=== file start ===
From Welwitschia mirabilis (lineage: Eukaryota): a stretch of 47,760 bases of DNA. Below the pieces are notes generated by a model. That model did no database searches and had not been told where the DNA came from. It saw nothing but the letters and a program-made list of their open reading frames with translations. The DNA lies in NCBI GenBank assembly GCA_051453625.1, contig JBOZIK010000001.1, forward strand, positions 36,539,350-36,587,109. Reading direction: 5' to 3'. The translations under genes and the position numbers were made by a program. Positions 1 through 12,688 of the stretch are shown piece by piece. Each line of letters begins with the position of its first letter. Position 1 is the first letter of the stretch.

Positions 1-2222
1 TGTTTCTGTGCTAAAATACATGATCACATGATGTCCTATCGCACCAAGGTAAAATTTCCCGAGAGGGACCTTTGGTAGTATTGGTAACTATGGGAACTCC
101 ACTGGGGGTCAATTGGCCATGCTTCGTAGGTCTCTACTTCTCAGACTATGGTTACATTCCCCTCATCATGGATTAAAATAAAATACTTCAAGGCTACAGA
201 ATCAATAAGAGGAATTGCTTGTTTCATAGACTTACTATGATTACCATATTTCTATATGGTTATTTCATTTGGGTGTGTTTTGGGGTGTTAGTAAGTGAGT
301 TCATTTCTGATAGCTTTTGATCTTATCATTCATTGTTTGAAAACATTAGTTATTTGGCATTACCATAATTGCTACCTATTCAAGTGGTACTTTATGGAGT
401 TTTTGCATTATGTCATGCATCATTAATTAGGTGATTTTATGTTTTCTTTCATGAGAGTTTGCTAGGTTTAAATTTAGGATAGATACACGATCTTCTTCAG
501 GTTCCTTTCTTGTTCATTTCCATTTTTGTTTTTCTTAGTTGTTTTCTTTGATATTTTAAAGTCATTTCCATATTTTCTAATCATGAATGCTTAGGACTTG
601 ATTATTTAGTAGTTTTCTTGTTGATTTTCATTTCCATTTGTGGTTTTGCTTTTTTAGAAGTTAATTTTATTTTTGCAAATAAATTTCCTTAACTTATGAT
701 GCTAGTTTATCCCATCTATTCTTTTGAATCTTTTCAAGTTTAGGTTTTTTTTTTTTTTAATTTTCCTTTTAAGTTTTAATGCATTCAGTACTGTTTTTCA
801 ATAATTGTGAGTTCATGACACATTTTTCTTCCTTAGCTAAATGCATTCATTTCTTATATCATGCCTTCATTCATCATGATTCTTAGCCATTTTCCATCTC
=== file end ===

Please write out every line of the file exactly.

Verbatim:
From Welwitschia mirabilis (lineage: Eukaryota): a stretch of 47,760 bases of DNA. Below the pieces are notes generated by a model. That model did no database searches and had not been told where the DNA came from. It saw nothing but the letters and a program-made list of their open reading frames with translations. The DNA lies in NCBI GenBank assembly GCA_051453625.1, contig JBOZIK010000001.1, forward strand, positions 36,539,350-36,587,109. Reading direction: 5' to 3'. The translations under genes and the position numbers were made by a program. Positions 1 through 12,688 of the stretch are shown piece by piece. Each line of letters begins with the position of its first letter. Position 1 is the first letter of the stretch.

Positions 1-2222
1 TGTTTCTGTGCTAAAATACATGATCACATGATGTCCTATCGCACCAAGGTAAAATTTCCCGAGAGGGACCTTTGGTAGTATTGGTAACTATGGGAACTCC
101 ACTGGGGGTCAATTGGCCATGCTTCGTAGGTCTCTACTTCTCAGACTATGGTTACATTCCCCTCATCATGGATTAAAATAAAATACTTCAAGGCTACAGA
201 ATCAATAAGAGGAATTGCTTGTTTCATAGACTTACTATGATTACCATATTTCTATATGGTTATTTCATTTGGGTGTGTTTTGGGGTGTTAGTAAGTGAGT
301 TCATTTCTGATAGCTTTTGATCTTATCATTCATTGTTTGAAAACATTAGTTATTTGGCATTACCATAATTGCTACCTATTCAAGTGGTACTTTATGGAGT
401 TTTTGCATTATGTCATGCATCATTAATTAGGTGATTTTATGTTTTCTTTCATGAGAGTTTGCTAGGTTTAAATTTAGGATAGATACACGATCTTCTTCAG
501 GTTCCTTTCTTGTTCATTTCCATTTTTGTTTTTCTTAGTTGTTTTCTTTGATATTTTAAAGTCATTTCCATATTTTCTAATCATGAATGCTTAGGACTTG
601 ATTATTTAGTAGTTTTCTTGTTGATTTTCATTTCCATTTGTGGTTTTGCTTTTTTAGAAGTTAATTTTATTTTTGCAAATAAATTTCCTTAACTTATGAT
701 GCTAGTTTATCCCATCTATTCTTTTGAATCTTTTCAAGTTTAGGTTTTTTTTTTTTTTAATTTTCCTTTTAAGTTTTAATGCATTCAGTACTGTTTTTCA
801 ATAATTGTGAGTTCATGACACATTTTTCTTCCTTAGCTAAATGCATTCATTTCTTATATCATGCCTTCATTCATCATGATTCTTAGCCATTTTCCATCTC